When it comes to hair loss, many factors come into play, like diet, lifestyle and genetics. But can dietary supplements cause hair loss? Studies show that too much vitamin A and too much selenium can be the cause of hair loss, but what about creatine? Here's what the research says.
What Is Creatine?
Before diving too far into the question of whether creatine use has been shown to affect hair production or hair growth through hair loss, it's important to know what exactly creatine is and how it works. Basically, creatine is one of the types of amino acids, and it helps build muscle strength and is often taken in conjunction with a work out regimen. Creatine works together with the enzymes L-arginine:glycine amidinotransferase (AGAT), methionine adenosyltransferase (MAT) and guanidinoacetate methyltransferase (GAMT), along with the amino acids glycine, methionine and arginine. These all help build muscles within the body.
Our muscle cells need fuel to keep them moving, which is known as adenosine triphosphate (ATP), according to The Muscle PhD. ATP occurs naturally in certain foods such as milk, cranberries and some animal proteins.
One way athletes and bodybuilders can improve their exercise performance and overall muscle mass is by taking creatine supplements. According to research published by the National Center for Biotechnology Information (NCBI), "Creatine monohydrate is the most popular nutritional supplement used by athletes and increasingly used in combination with resistance training to preserve or increase lean tissue mass and muscle strength in older adults."
Now that you have a better understanding of what creatine is, here's what to expect if you take creatine supplements.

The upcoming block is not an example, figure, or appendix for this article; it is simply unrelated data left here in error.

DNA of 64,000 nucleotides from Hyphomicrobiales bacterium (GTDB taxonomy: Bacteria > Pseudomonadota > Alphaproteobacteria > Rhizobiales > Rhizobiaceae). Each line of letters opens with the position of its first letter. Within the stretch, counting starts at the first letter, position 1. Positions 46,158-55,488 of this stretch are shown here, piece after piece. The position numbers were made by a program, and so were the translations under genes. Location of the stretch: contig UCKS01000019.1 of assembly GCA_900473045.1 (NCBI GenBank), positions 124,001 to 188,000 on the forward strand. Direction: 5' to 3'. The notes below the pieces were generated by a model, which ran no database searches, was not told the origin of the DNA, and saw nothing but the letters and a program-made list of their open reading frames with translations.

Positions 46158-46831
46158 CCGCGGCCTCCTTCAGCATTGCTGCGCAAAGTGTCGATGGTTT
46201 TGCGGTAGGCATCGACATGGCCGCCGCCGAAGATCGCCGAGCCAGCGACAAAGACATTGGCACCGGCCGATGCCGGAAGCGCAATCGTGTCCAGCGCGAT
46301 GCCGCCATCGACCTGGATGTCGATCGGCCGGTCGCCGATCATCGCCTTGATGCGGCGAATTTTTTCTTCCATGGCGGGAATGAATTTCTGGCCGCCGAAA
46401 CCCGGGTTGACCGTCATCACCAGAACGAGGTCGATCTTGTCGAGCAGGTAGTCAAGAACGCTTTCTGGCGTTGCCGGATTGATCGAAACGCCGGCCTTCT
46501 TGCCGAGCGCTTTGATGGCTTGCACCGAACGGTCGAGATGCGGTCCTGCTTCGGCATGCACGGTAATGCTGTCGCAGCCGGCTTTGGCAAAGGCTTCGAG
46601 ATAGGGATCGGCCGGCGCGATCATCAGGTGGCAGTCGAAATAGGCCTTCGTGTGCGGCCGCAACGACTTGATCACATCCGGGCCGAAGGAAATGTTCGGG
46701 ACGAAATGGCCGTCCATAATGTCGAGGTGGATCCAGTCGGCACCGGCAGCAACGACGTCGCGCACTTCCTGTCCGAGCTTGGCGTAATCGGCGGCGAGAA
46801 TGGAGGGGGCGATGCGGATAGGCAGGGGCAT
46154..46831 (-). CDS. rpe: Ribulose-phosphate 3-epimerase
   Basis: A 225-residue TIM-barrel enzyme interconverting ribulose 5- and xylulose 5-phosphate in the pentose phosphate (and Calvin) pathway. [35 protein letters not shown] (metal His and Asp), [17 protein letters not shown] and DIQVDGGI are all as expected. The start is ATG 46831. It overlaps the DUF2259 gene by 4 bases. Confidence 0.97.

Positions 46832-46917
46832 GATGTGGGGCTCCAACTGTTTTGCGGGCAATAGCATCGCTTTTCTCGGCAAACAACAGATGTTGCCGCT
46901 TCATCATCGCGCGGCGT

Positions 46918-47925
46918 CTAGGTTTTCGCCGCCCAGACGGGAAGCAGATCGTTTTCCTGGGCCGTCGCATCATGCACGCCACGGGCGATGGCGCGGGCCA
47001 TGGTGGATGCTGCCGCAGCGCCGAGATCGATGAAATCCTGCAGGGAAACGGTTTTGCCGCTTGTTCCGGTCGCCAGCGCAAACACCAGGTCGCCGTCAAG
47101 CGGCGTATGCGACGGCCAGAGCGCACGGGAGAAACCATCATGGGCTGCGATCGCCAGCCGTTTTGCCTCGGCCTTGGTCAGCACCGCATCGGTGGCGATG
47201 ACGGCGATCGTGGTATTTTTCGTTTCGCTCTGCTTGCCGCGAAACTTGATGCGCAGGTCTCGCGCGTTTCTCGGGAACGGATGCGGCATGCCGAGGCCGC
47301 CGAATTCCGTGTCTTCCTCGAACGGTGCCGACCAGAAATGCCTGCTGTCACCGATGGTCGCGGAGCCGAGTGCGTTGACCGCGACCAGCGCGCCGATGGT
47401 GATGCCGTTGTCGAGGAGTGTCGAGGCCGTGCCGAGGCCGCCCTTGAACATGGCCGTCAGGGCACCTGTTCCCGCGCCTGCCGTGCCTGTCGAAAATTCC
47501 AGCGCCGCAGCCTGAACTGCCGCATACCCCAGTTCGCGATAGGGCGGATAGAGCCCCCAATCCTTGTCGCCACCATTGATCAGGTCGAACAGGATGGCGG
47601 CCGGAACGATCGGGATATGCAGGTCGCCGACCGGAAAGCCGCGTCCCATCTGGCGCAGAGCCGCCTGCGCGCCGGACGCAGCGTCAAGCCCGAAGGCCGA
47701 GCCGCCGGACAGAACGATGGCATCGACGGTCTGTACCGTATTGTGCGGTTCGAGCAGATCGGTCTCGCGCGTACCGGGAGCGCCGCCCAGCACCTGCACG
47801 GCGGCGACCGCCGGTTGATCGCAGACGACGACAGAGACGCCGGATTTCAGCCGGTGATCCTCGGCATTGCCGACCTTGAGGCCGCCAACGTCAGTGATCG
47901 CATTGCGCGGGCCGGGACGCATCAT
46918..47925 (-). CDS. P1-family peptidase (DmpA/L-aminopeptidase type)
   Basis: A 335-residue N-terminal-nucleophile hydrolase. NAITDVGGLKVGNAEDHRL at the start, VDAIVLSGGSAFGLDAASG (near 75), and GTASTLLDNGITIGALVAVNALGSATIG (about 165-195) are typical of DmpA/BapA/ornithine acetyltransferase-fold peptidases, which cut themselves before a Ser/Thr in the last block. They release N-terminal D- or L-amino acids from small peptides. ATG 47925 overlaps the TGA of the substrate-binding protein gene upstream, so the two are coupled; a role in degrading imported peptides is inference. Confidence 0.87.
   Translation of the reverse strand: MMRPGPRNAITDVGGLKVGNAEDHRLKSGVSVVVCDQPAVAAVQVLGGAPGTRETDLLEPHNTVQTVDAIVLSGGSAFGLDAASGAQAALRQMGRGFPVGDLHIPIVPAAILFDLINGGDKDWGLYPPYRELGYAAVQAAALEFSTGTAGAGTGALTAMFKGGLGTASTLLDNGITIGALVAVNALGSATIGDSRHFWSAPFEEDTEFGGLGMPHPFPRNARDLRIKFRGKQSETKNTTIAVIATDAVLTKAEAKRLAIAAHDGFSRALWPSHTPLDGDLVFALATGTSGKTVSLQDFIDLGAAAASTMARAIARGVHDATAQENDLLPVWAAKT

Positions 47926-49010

Related: 16 Best Foods to Eat for Hair Growth
Possible Side Effects of Creatine
Like other supplements, creatine has side effects. A patent filed for a creatine supplement cited research that found that side effects occurred for 25% of females and 38% of males taking creatine. The primary side effects appeared to be related to gastrointestinal symptoms. Additionally, higher creatine levels or taking creatine without food seem to increase the chances of side effects.
It's also important to be aware of what could happen if you stop taking creatine after using it consistently. Some people have reported feeling fatigued, muscle weakness and even weight loss. One option is to take an occasional break from creatine supplements so that your body has a chance to create its own creatine, rather than depending solely on supplements. As always, it's best to consult with your doctor before adding any supplement to your diet.
Does Creatine Cause Hair Loss or Is it a Myth?
Besides the common side effects associated with creatine in medically reviewed studies and research papers, there's still the question of whether creatine is one of the causes of hair loss. According to The Muscle PhD, the impact of creatine on hair follicles hasn't yet been proven, "We have no strong evidence that creatine supplementation significantly increases dihydrotestosterone (DHT) levels."